In a nutshell
This study examined if the frequency of the same dose of radiotherapy (RT) changed the effectiveness and safety of patients with localized prostate cancer (PC). The results showed that RT that was given weekly was as effective and safe as RT given every other day.
Radiotherapy (RT) is an effective treatment for patients with localized prostate cancer (PC). RT can be given in different ways and dose schedules. One type of RT is called stereotactic body radiotherapy (SBRT). This type aims multiple beams at the tumor from different angles. It aims to reduce side effects on the surrounding tissues. Often patients receive SBRT once weekly or every other day. These schedules aim to effectively treat PC while reducing serious side effects.
RT can cause serious long-term side effects, particularly in the gut, bladder, and genitals. Methods to protect these organs and therefore reduce side effects have been developed, such as urethra sparing techniques. However, it is unclear if the addition of urethra sparing techniques to RT changes the impact of dosing frequency.
Methods & findings
165 patients with localized PC were divided into two groups. Group A received SBRT with urethra sparing every other day (82 patients). Group B received SBRT with urethra sparing once weekly (83 patients). In total, both groups received the same dose of RT five times. Patients were examined before treatment, at the 5th dose, and 18 months after starting treatment.
International Prostate Symptom Scores (IPSS) were used to measure the severity of symptoms. In Group A, average IPSS was 6.4 before treatment, 10.9 by the 5th dose and 5.6 by 18 months. In Group B, the average IPSS was 7.1 before treatment, 10.2 by the 5th dose and 6.2 by 18 months.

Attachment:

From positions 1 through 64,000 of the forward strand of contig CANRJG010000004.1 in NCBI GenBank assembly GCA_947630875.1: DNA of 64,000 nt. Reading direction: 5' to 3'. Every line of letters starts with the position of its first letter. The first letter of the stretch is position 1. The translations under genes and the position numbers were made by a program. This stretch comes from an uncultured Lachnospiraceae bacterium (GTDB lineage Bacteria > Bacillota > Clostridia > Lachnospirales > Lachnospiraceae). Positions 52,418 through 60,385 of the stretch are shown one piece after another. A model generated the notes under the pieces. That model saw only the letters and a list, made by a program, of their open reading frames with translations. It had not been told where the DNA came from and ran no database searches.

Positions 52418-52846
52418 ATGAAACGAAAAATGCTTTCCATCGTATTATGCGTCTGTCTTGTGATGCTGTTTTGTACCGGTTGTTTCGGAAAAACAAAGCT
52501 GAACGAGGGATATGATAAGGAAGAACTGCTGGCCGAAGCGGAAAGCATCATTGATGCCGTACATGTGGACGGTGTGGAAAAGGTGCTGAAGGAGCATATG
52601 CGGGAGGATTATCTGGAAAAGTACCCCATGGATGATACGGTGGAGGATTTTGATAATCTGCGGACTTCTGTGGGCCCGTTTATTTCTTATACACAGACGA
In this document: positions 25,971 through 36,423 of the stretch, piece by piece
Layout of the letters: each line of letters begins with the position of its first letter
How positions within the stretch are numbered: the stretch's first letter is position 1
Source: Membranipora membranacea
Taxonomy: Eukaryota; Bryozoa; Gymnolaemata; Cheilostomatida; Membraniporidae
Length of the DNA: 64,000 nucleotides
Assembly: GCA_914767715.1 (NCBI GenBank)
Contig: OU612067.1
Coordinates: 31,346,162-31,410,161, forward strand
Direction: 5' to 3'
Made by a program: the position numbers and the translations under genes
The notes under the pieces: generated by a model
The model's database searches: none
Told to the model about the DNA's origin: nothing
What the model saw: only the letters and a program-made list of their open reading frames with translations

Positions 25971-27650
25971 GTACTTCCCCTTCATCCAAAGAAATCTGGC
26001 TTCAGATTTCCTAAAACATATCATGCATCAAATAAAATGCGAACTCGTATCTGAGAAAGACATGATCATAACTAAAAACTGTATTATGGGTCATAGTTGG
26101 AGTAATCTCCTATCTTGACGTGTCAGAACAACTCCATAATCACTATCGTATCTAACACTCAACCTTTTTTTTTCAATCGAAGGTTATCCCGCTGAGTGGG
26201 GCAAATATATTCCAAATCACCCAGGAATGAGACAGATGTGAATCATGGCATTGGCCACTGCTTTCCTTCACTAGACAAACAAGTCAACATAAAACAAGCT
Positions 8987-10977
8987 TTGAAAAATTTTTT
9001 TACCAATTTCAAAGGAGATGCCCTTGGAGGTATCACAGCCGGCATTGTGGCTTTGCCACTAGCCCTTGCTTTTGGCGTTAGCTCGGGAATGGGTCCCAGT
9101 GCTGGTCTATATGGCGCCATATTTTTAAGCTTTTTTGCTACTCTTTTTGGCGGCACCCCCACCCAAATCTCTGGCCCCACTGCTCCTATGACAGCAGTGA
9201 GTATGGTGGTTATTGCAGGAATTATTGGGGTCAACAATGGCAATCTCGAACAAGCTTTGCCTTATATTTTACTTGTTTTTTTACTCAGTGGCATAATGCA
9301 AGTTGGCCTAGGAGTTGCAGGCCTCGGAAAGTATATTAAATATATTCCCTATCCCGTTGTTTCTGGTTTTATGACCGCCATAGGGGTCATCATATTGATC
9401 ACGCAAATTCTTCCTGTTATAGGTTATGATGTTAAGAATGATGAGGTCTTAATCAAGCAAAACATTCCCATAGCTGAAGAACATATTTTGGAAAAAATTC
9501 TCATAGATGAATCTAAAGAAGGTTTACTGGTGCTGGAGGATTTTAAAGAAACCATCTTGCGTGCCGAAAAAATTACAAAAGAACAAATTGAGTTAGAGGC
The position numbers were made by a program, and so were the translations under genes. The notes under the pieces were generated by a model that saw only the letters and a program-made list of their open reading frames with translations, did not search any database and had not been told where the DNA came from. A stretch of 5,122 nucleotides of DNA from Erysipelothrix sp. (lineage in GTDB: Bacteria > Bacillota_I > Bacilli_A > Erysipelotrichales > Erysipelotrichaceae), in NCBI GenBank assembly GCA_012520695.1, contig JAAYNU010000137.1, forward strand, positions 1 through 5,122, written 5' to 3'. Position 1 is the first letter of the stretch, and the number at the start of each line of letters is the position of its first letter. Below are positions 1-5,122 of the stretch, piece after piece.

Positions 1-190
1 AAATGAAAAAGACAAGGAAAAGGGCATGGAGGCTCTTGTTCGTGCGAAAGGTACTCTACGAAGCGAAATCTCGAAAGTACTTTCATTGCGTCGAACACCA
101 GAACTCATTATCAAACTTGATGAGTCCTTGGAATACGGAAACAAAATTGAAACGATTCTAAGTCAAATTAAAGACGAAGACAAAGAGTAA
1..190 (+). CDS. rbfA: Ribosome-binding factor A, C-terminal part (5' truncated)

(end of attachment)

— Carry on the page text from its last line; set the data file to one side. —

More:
Side effects in the gut, bladder, and genitals were mild for both groups. Patients’ urination quality was 80% before treatment, 62% at the 5th dose and 90% by 18 months in Group A. In Group B, urination quality was 77% before treatment, 67% by the 5th dose and 88% by 18 months.
Most patients did not develop serious gut, bladder and genital side effects. By 18 months, 2% of Group A and 3% of Group B had gut-related side effects. At 18 months, 4% of Group A and 4% of Group B had bladder or genital side effects.
PSA is a protein produced by the prostate which increases as the tumor grows. It is used to evaluate the effectiveness of PC treatment. Over 18 months, patients' PSA reduced from 8.3 ng/mL to 0.53 ng/mL in Group A and from 7 ng/mL to 0.46 ng/mL in Group B.
The bottom line
The authors concluded that both SBRT schedules were as effective and safe as each other.
The fine print
This study was limited by the small numbers of patients and relatively short follow-up time.
Published By :
Mar 11, 2020
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